$$ \left. \frac{ x^2 - 1 }{ x^2 + x-1 } \right\} \text{ two polynomials } $$

How do we find the implied domain of a rational function?

**Example.** What is the domain of
$$f(x)=\dfrac{x - 1}{x + 1}?$$
Solution: We look at the denominator, set it equal to zero, $x + 1 = 0$, and solve. Then $x = -1 $ is not in the domain and the rest of the real numbers are. $\square$

**Example.** What is the domain of
$$ f(x) = \frac{x - 1}{x^{2} - 4}? $$
Set the denominator to $0$ and solve:
$$ \begin{array}{rl}
x^{2} - 4 & = 0 \\
x^{2} & = 4 \\
x & = \pm 2
\end{array}
$$
So the domain consists of all real numbers except $\pm 2$. $\square$

**Example.** Let's analyze this rational function:
$$f(x) = \frac{x(3x^{2} + 1)}{(x-1)(x+1)}.$$
First, the domain is all reals except $x=\pm 1$. We now need find the signs of the factors and then the signs of the function. We take note of the domain and only list the factors that may change sign ($(3x^{2} + 1)$ can't):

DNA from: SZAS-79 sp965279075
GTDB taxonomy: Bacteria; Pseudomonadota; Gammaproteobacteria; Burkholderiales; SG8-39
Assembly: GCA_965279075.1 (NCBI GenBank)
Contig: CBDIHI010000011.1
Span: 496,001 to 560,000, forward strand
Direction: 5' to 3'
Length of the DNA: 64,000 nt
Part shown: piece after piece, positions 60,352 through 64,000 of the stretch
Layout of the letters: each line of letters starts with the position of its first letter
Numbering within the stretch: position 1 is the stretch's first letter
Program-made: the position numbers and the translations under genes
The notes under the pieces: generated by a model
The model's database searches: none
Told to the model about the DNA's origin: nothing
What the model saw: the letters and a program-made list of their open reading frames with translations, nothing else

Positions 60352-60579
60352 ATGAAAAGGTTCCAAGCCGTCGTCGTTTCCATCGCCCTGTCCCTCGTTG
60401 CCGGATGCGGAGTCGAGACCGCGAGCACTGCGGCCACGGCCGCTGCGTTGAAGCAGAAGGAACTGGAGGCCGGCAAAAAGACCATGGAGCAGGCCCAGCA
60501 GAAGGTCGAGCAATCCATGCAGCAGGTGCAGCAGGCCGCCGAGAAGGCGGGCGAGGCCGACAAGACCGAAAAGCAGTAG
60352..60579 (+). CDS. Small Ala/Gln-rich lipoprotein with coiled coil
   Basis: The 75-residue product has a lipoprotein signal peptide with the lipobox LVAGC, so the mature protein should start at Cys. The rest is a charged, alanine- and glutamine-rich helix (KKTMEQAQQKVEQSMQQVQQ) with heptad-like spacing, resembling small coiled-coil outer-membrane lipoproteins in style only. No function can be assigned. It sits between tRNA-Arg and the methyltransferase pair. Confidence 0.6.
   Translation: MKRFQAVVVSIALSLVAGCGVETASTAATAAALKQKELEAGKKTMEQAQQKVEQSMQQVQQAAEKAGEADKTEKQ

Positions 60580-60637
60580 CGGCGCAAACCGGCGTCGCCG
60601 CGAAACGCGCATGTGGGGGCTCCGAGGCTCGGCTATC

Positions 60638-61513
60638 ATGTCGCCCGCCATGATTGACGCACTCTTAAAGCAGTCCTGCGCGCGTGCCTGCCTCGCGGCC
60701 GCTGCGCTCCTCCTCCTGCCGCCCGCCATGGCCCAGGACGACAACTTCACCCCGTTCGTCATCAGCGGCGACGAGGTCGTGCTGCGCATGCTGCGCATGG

$$\begin{array}{l|cccccccccc}
\text{factors }& \text{ signs }\\
\hline
x&-&-&-&0&+&+&+\\
x-1 &-&-&-&-&-&0&+\\
x+1 &-&0&+&+&+&+&+\\
\hline
\text{domain }&\cdots&\circ&\cdots&\bullet&\cdots&\circ&\cdots&\to x\\
x=&&-1&&0&&1&&\\
\hline
f(x)&+& &-&0&-& &+\\
\end{array}$$
$\square$

## 8 Algebra of functions

For each of the four algebraic operations on *numbers* -- addition, subtraction, multiplication, and division -- there is an operation on *functions*.

## 9 Functions are transformations of the line

...and vice versa.

We think as if the whole $x$-axis is drawn on a pencil:

We start with a *shift*. We simply slide the pencil horizontally. Furthermore, there is another pencil to be used for reference. The markings (i.e., its coordinate system) on the second pencil show the new locations of the points on the first. For example, a shift of $3$ units right is shown below:

Generally,

- when shifted $k>0$ units right, point $x$ becomes $x+k$.